The treatment for lip biting varies depending on the cause. Dental problems can be treated physically by addressing the underlying issue. Many people who bite their lips for psychological reasons benefit from counseling.
BFRB treatments include:
Cognitive behavioral therapy (CBT)
CBT is recommended as an effective treatment by the TLC Foundation for BFRBs.
The goal of CBT is to identify why certain behaviors occur and then alter them using a step-by-step approach.
Further, it teaches people skills for changing their behavior and thinking in the future.
Habit reversal training (HRT)
One type of CBT is habit reversal training. It is particularly effective in treating BFRBs and tics.
The three main steps of HRT are:
- Teaching people to be aware of their habits.
- When someone feels the urge to bite their lip, he or she can come up with an alternative response, which is a different action.
- Assisting someone in overcoming their anxiety habits by providing social support.
Read: Tongue Biting Disorder
Dialectical behavior therapy (DBT)
Lip biting can also be treated with dialectical behavior therapy (DBT). Anxiety may be a problem for people with BFRBs. Body-focused behaviors may be treated with this therapy.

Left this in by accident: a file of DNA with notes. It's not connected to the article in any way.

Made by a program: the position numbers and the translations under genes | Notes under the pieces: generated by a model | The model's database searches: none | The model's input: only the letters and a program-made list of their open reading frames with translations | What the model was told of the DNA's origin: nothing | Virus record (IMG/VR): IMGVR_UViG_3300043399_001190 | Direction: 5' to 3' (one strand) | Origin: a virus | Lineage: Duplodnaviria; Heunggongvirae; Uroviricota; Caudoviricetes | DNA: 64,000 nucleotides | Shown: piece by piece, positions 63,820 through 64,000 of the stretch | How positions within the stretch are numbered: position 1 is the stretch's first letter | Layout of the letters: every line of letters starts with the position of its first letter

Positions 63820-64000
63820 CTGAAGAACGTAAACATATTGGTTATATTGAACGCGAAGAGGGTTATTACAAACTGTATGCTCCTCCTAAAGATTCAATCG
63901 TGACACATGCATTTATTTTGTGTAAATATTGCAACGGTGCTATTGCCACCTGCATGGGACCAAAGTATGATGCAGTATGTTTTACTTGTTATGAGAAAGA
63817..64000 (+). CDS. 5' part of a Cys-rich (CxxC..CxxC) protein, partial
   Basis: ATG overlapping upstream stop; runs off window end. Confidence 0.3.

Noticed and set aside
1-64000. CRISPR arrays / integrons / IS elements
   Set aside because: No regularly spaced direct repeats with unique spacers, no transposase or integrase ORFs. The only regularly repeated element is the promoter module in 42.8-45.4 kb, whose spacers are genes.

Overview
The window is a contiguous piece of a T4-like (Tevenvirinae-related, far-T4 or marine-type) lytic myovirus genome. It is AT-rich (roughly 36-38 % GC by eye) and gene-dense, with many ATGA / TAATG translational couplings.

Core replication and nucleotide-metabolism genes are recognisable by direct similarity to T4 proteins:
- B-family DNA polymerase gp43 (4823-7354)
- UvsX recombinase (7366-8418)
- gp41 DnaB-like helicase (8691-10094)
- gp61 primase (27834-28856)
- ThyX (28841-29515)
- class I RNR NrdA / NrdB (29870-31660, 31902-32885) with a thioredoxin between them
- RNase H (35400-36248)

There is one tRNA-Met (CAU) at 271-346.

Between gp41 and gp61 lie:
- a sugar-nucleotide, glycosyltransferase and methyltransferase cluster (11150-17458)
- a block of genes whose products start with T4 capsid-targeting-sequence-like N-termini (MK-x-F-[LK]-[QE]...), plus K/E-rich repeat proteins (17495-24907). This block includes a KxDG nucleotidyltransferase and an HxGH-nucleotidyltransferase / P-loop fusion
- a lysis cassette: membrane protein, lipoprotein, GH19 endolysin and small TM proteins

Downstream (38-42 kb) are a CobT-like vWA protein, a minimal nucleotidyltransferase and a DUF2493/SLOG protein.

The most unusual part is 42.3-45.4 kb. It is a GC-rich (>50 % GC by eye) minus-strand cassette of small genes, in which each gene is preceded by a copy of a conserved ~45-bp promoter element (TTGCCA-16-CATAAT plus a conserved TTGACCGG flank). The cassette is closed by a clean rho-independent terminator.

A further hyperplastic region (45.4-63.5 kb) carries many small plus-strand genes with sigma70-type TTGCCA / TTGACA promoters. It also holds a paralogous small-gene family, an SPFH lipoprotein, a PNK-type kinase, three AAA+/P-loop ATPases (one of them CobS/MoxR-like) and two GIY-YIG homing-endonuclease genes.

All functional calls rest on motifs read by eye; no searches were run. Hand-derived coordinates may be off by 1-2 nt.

This therapy has four aspects:
- Distress tolerance
- Emotion regulation
- Interpersonal effectiveness
Other behavioral therapies that can treat BFRBs include acceptance and commitment therapy (ACT) and the Comprehensive Behavioral Model of Treatment (ComB). These are both relatively new and more research is necessary to confirm their effectiveness.
BFRBs are generally treated better with CBT and HRT than with medication. Specific medication is not available for treating BFRBs.
It is possible that some people may benefit from taking an antidepressant and anti-obsessive medications, including clomipramine and selective serotonin reuptake inhibitors (SSRIs).
If a person suffers from anxiety, depression, or OCD while engaging in BFRBs, medication may be useful.
Complications of lip biting
It is possible for lip biting to lead to complications when it is persistent. Among these are:
- Painful sores
- Mental stress, like feeling helpless or guilty
How to prevent lip biting
A healthy lifestyle that includes exercise, breathing exercises, and other choices that help manage stress can help prevent BFRBs. Practicing mindfulness and redirecting repetitive behaviors may also help when faced with repetitive behaviors.
The recurrence of BFRBs is also important to keep in mind. If you have been successful in treating a BFRB, be aware of any symptoms that remain. It is usually possible to reapply previously effective techniques. It may be necessary to explore new treatment methods in some cases.
Related: How to Stop Trichotillomania
What’s the outlook of biting lips?
You shouldn’t be too concerned if you bite your lips occasionally. Although lip biting may not be harmful to most people, there are instances when it may be harmful. It is recommended that you seek professional help if you can’t stop biting your lips. Several options are available to help you quit and live a healthy and fulfilling life.